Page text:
We recently attended the Halifax Mini Maker Faire 2015, and took freelance journalist Gareth Halfacree along for the ride. This series of Focus On features is designed to offer a sampling of who you can expect to see at a Maker Faire event, why they're there and what it is that drives them.
Taking over the majority of the pretend Post Office located in Eureka's main hall, Janine Kirby of Sheffield Hardware Hackers & Makers has certainly brought plenty to talk about at the Halifax Mini Maker Faire. "We're a hackspace based in Sheffield at the Portland Works," Janine explains of the team that have come with her to the event. "As a group we've been together for about five years, but we've recently moved into our own space and we're doing things... We're a do-ocracy, so it's whatever the members want to do.
"Our background is in 3D printing and Arduinos," Janine explains, gesturing at a 3D printer set up at the rear of the Post Office for live demonstrations, "but we're branching out a bit more: we've got woodworking and one of our members has made a Deek Chair, which is a deck chair for geeks, we've got egg incubators on display, we've got a nerve cell that will have flashing LEDs showing the impulses that come down to the muscles to make us move, we've got a mood light with LEDs changing through multiple different colours."
That alone would be enough to ensure interested crowds of visitors, but there's more. "On the other side of the table," Janine says while gesturing to a second table set up on the opposite of the Post Office, "we've got a weather station, and a kite-cam, as well as a Raspberry Pi set-up for Scratch to get people into coding. That's us in a nutshell!"
For Janine, and the other representatives of Sheffield Hardware Hackers & Makers, the event is a chance to let people know of their existence. "We came to Maker Faire because we've now got our own space, so we want to make people aware that we are there. We've been around as a group but people say 'oh, we didn't know you existed,' so [we're] improving that. To see what other people are doing, as well, you know, there are a lot of people here, like Small Machines, oomlout, who have got pieces of kit that we like to buy and play with in our hackspace, so it's nice to see what new bits they've got."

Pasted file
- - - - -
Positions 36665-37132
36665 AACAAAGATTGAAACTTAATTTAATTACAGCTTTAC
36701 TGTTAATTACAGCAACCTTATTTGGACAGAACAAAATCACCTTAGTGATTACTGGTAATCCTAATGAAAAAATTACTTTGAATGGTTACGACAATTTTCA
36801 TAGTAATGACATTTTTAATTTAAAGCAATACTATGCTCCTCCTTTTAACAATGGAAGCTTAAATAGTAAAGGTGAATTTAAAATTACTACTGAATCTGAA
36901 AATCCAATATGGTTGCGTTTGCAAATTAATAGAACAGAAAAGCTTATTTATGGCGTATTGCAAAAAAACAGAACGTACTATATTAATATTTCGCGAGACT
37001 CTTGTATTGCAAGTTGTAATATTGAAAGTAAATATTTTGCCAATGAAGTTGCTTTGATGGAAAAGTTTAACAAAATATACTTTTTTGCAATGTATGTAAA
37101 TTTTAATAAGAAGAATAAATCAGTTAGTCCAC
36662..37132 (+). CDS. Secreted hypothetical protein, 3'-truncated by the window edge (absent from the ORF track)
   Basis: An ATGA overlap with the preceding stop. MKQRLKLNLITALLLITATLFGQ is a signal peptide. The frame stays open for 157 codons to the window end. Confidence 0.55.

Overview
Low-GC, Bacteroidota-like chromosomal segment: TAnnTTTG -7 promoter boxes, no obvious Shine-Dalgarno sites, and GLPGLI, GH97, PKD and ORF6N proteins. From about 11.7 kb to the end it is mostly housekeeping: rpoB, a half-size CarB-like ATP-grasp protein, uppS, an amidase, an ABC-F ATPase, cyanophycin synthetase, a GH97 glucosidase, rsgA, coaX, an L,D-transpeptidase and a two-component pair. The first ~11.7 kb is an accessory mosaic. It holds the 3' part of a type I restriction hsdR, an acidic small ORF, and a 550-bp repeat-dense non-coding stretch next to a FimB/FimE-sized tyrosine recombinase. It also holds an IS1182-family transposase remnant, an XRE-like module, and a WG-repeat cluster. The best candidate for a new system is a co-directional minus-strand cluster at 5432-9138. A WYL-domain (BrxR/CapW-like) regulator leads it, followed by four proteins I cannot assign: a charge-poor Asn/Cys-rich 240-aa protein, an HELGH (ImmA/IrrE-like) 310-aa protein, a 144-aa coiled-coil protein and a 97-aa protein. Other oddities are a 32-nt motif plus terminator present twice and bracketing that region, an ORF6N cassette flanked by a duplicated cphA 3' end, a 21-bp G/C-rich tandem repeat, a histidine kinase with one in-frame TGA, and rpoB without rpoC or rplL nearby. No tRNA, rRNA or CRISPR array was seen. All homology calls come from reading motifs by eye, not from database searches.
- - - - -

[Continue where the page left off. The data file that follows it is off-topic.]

Networking with other hackspaces is another reason for Janine and her friends to give up a weekend, "so that we can all learn from each other as well, and just kind of teach everybody about making things, really." There's also a clear re-education aspect, as you might expect from a group whose members self-identify as 'hackers': "Explaining what a hackspace is," Janine adds as an important job for the two-day event, "because I think some people think that 'hacking' is a bad thing, where actually it's really just re-purposing and remaking stuff."
For those concerned that attending a hackspace would be daunting or unfriendly, Janine is clear. "No, it's a very social environment. Since having our own space we've had three barbecues already this year, just sort of at the end of a day, we all had a food-making day where we had more people coming in making sorbets and ice cream with dry ice. It's very much a social [gathering]. I'm currently trying to get together a word cloud, and so far from the people who have responded the key things are the social and the community feel of the whole group as well."
More information on the group and its projects is available at the official Sheffield Hardware Hackers & Makers website.